When preparing your Job Safety Analysis or Job Hazard Analysis, it is imperative that the team know and understand U.S. Department of Labor's Occupational Safety and Health Administration (OSHA) Hazard Communication Standard.
According to OSHA, "Employers that have hazardous chemicals in their workplaces are required by OSHA's Hazard Communication Standard (HCS), 29 CFR 1910.1200, to implement a hazard communication program. The program must include labels on containers of hazardous chemicals, safety data sheets (SDSs) for hazardous chemicals, and training for workers. Each employer must also describe in a written program how it will meet the requirements of the HCS in each of these areas.” OSHA
OSHA has outlined six steps for employers to help them implement a Hazard Communications Program that is compliant with the requirements of 29 CFR 1910.1200.
- Learn the Standard/Identify Responsible Staff
- Prepare and Implement a Written Hazard Communication Program
- Ensure Containers are Labeled
- Maintain Safety Data Sheets (SDSs)
- Inform and Train Employees
- Evaluate and Reassess Your Program
An effective written hazard communication program should include all of the elements outlined in the following figure:
Each chemical storage container must have the following:
- Product identifier
- Signal word
- Hazard statement(s)
- Precautionary statement(s)
- Name, address, and phone number of the responsible party
Pictograms are used to rapidly assess the hazards stored in a container. OSHA has implemented Globally Harmonized System of Classification and Labeling of Chemicals (GHS) to help employees understand the labels that are on chemical storage containers. The labels on chemical containers are now required to contain standardized pictograms. A review of these pictograms during the Job Safety Analysis or Job Hazard Analysis can be one way to encourage a discussion about the chemical hazards for a particular task or job. The following is a list of these standardized pictograms.
Flame Over Circle
Skull and Crossbones
In addition to pictograms on the chemical storage containers, there are also pictograms required during transport of the chemicals.
These transportation pictograms are generally regulated and required by the Department of Transportation (DOT).
OSHA's Hazard Communication standard also require and specify the information that needs to be included on Safety Data Sheets (SDSs). SDS are designed to provide salient information about the chemicals within a container. The SDS is intended to be used by a wide range of people, including employers, workers, safety and health professionals, emergency responders, government agencies, and consumers. The chemical manufacturers, importers, and distributors are required to produce the SDS and confirm that the information contained in the SDS is true and accurate.
The UN standard divides the SDS into sixteen sections, some of which are not mandatory. The sections are as follows with the non-mandatory sections indicated in italics:
- Hazard(s) identification
- Composition/information on ingredients
- First-aid measures
- Firefighting measures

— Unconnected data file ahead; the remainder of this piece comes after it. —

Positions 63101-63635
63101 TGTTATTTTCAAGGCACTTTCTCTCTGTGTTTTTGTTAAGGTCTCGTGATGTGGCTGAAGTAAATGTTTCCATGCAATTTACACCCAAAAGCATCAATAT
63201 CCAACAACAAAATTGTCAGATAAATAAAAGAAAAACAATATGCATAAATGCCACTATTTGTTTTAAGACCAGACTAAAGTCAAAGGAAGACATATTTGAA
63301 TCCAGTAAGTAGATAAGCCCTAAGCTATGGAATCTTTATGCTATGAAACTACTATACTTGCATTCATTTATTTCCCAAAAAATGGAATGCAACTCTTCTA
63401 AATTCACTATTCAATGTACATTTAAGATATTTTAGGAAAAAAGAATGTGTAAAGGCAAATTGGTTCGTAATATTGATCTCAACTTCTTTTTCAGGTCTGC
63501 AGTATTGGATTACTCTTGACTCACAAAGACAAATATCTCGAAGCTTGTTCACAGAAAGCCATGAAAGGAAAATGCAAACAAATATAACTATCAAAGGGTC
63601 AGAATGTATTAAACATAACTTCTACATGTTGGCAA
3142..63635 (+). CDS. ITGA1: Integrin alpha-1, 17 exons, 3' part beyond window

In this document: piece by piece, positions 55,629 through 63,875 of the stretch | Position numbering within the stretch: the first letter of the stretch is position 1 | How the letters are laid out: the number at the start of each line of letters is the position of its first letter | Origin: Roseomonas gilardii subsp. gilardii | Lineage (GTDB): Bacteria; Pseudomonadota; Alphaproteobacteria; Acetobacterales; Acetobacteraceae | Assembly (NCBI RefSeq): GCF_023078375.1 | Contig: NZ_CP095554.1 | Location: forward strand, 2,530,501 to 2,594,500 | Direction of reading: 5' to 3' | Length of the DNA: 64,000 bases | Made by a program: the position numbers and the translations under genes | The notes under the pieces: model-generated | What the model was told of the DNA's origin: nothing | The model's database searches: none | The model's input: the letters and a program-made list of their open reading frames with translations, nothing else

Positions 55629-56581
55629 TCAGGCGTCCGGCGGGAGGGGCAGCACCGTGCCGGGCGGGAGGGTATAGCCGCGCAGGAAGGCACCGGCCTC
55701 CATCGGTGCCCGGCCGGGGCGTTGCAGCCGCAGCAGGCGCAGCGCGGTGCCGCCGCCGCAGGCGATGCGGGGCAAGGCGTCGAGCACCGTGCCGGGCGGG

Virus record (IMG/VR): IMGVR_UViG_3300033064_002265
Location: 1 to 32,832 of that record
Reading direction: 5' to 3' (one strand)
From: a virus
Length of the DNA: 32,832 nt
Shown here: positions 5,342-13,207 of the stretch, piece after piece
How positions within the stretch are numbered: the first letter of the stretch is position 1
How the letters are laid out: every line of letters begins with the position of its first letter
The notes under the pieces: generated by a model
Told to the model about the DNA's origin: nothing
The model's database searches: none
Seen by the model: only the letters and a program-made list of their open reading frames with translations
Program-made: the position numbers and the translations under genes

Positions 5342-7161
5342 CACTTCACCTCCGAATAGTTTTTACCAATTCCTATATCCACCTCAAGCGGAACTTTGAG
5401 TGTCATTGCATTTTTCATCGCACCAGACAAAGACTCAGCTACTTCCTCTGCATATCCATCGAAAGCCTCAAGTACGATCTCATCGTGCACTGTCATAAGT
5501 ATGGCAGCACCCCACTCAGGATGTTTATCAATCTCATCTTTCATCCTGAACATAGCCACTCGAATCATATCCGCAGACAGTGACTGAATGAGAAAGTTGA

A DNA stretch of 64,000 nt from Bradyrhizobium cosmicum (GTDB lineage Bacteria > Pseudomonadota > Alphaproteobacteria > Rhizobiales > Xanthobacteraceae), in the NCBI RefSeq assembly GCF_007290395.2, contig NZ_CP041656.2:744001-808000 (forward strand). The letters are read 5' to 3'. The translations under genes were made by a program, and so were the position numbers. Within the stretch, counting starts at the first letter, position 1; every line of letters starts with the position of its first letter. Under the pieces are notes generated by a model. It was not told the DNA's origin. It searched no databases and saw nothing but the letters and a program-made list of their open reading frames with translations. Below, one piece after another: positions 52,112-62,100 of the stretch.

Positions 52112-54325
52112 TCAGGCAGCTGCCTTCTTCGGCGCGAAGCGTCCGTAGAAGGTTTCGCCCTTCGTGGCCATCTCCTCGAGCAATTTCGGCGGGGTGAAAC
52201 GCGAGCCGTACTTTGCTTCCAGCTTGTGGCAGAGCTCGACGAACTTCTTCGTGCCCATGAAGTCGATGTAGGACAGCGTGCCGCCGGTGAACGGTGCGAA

- Accidental release measures
- Handling and storage
- Exposure control/personal protection
- Physical and chemical properties
- Stability and reactivity
- Toxicological information
- Ecological information
- Disposal considerations
- Transport information
- Regulatory information
- Other information
Additional information about the requirements for Safety Data Sheets are available from OSHA.
Making sure your employees are Informed and Trained is an integral component of the OSHA Hazard Communication Standard. The standard requires that employers train their employees on hazardous chemicals in their work area at the time of their initial assignment, and whenever a new chemical hazard the employees have not previously been trained about is introduced into their work area. The training should include basic safety information about the chemicals and how to find information about the chemicals in the Safety Data Sheets. Employees need to understand the information contained on the chemical container labels and how to get additional information about the chemicals they work with if the need arises. When talking about chemical hazards during the Job Safety Analysis is a great time to make sure that workers have the proper hazard communication training and that all SDS are up to date.
It is not sufficient to either just read material to the workers, or simply hand them material to read. Employees must be trained such that they understand the information that is being presented. OSHA has published a "DRAFT MODEL TRAINING PROGRAM FOR HAZARD COMMUNICATION” which can be found on their website.
A Job Safety Analysis worksheet or Activity Hazard Analysis (AHA) form can be created to determine the safety procedures when working with chemical hazards. JSABuilder is a state-of-the-art online job safety analysis app to assist in preparing your Job Hazard Analysis or Job Safety Analysis. Set up a free trial account today and follow us on Twitter @JSABuilder, where we Tweet about Health and Safety, provide Safety tips, and updates on current Health and Safety topics.